· In Islam ·
footstep has left an impression in the stone,
not on sand or in the Valley of Mecca
Taqi al-Din al-Subki
In the Holy City of Jerusalem two places bear the indelible traces of the sudden bursting in of the sacred impressed in the rock. In the first place is venerated the sacred footprint Jesus left at the moment of his Ascension into heaven, whose fulfilment is awaited by both Christians and Muslims when Jesus returns at the end of time.
A Christian basilica was built in the fourth century to protect this footprint. It was destroyed and rebuilt on various occasions, together with Jerusalem itself, until the famous Ayyubid Sultan Saladin had the current shrine, surmounted by a cupola, built in the 12th century. Every year, on Ascension Day, different Christian communities gather here to commemorate the event and to venerate the sacred footprint.
The second place is located not far from the first, in the area where the ancient Temple of Jerusalem once stood and where the Dome of the Rock now stands. Here is venerated the sacred footprint left by Muhammad, the Prophet of Islam, at the time of his Ascension into heaven six centuries after that of Jesus. According to the Islamic tradition Muhammad was travelling from Mecca to Jerusalem riding his steed Buraq, which flew so rapidly that it could set its hoof “at the furthest point visible to the eye”. Although in sacred Islamic geography Mecca represents the centre of the world, for Muhammad it was necessary to reach Jerusalem to undertake his Ascension towards the Gate of Heaven. In Islamic belief, when Buraq reached the rock he set down a hoof, leaving an impression in the stone. Muhammad dismounted, and at the moment in which his Ascension began the Rock wanted to ascend with him and only the intervention of the Angel Gabriel managed to prevent it, leaving on it an impression of his hand. On that same occasion Muhammad’s footprint was impressed in the stone, where it is still visible today within a gilded metal reliquary equipped with a little door and surmounted by a small cupola, which the Ottoman Sultan Ahmed had built in the south-eastern corner of the Rock in 1609. The stone is embedded in a white marble structure which bears in the centre a calligraphic inscription in relief with the formula “Muhammad is God’s messenger”.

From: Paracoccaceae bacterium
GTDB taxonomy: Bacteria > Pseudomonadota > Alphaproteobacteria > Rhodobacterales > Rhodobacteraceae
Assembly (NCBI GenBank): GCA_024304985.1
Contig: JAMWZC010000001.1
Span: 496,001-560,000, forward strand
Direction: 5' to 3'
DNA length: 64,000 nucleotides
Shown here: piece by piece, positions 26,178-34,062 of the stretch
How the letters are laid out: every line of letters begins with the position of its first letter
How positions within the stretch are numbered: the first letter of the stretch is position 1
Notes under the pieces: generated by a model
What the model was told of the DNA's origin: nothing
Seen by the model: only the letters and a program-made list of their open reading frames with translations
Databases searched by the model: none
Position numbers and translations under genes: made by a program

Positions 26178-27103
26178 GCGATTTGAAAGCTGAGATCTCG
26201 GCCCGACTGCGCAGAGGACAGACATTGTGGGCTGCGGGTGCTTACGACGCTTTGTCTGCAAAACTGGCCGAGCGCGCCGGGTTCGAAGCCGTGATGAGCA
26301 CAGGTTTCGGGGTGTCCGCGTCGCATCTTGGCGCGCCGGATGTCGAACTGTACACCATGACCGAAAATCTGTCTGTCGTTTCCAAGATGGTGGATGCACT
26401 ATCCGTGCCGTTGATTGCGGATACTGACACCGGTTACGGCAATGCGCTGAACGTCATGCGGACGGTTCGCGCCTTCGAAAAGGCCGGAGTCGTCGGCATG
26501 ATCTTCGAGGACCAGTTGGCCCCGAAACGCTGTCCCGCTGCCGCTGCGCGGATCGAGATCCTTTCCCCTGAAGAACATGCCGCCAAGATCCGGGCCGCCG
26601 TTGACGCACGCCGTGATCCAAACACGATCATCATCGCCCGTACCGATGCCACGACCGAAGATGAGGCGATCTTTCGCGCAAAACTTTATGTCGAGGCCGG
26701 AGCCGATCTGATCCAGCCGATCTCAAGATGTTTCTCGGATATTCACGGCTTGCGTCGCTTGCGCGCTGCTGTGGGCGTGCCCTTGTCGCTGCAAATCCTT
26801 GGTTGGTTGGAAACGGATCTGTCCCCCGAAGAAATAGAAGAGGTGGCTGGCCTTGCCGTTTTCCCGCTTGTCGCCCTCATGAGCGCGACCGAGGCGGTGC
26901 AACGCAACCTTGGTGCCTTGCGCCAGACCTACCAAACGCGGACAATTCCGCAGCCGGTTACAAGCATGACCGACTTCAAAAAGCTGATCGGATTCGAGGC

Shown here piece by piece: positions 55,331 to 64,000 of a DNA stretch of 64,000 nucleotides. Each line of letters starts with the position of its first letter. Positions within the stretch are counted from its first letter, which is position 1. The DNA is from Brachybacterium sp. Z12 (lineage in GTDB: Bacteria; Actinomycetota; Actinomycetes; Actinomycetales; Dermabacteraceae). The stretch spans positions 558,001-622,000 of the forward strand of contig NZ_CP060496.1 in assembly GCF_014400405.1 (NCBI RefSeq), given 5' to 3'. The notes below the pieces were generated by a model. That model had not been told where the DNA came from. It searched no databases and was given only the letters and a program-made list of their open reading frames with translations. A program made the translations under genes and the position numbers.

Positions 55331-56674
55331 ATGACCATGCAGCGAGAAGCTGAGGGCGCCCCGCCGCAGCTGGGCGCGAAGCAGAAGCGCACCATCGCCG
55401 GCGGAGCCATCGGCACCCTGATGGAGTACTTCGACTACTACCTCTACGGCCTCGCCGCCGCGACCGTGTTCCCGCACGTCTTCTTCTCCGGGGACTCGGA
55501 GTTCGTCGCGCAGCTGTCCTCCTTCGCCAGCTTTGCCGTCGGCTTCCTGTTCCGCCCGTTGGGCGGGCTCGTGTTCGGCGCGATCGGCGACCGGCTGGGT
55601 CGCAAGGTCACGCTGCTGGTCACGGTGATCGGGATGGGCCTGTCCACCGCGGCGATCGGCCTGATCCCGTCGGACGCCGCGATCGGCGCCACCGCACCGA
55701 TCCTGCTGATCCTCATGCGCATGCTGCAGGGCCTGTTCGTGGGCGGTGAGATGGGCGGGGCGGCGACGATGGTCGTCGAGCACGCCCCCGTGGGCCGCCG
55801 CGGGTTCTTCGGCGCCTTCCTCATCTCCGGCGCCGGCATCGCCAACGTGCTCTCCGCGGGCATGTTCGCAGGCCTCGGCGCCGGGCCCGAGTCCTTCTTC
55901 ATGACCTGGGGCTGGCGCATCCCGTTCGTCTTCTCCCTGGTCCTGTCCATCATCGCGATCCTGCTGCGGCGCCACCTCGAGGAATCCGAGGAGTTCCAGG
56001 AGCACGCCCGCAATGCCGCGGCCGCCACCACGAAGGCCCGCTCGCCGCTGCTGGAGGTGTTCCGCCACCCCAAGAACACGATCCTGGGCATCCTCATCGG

In the symbolic imaginary common to the three Abrahamic religions these two Ascensions took place along Jacob’s very tall ladder: the prophet son of Isaac and grandson of Abraham saw it in a dream, having lain his head on a stone which he subsequently consecrated as an altar with the name of Bethel, namely “House of God”. Jacob listened in a dream to God’s word while he watched angels going up and down the ladder. On this ladder Jesus’ Ascension took place and the Prophet Muhammad also saw it before beginning his Ascension, glimpsing above him ranks of angels shining like precious stones, in constant movement between the earth and heaven. The highest point of this ladder was the Gate of Heaven, and its lowest point the House of God on earth. This is one of the places in which the King of the universe makes his holy presence descend, an earthly throne in the image of his heavenly throne, al-Arsh, an earthly footrest in the image of his heavenly footrest, al-Kursi, and earthly footprints in the image of the holy footprints of the heavenly feet, al-Qadaman. In the 13th century Ibn al-’Arabi, the greatest teacher of Islamic mysticism, described the structure of the heavenly throne in the autograph manuscript of the Meccan Revelations, the summa of his spiritual doctrine, while Islamic art has often portrayed its earthly impression, that is, the sacred footprints of Jerusalem.
As well as footprints of ascension the Islamic tradition also venerates footprints of foundation. An ancient footprint, the Maqam Ibrahim, the “Station of Abraham”, is venerated in the holy Mosque of Mecca, also called the “House of God” by Muslims, and claimed to be an image of the divine throne on earth. According to the Islamic tradition, Abraham’s footprints were miraculously impressed in the stone at the moment when he was preparing to build the Kaaba together with his son Ishmael, father of the Arabs and forefather of Muhammad. The Qur’an prescribes ritual prayers beside the Station of Abraham and this action has become an integral part of the Hajj, the Islamic pilgrimage to Mecca.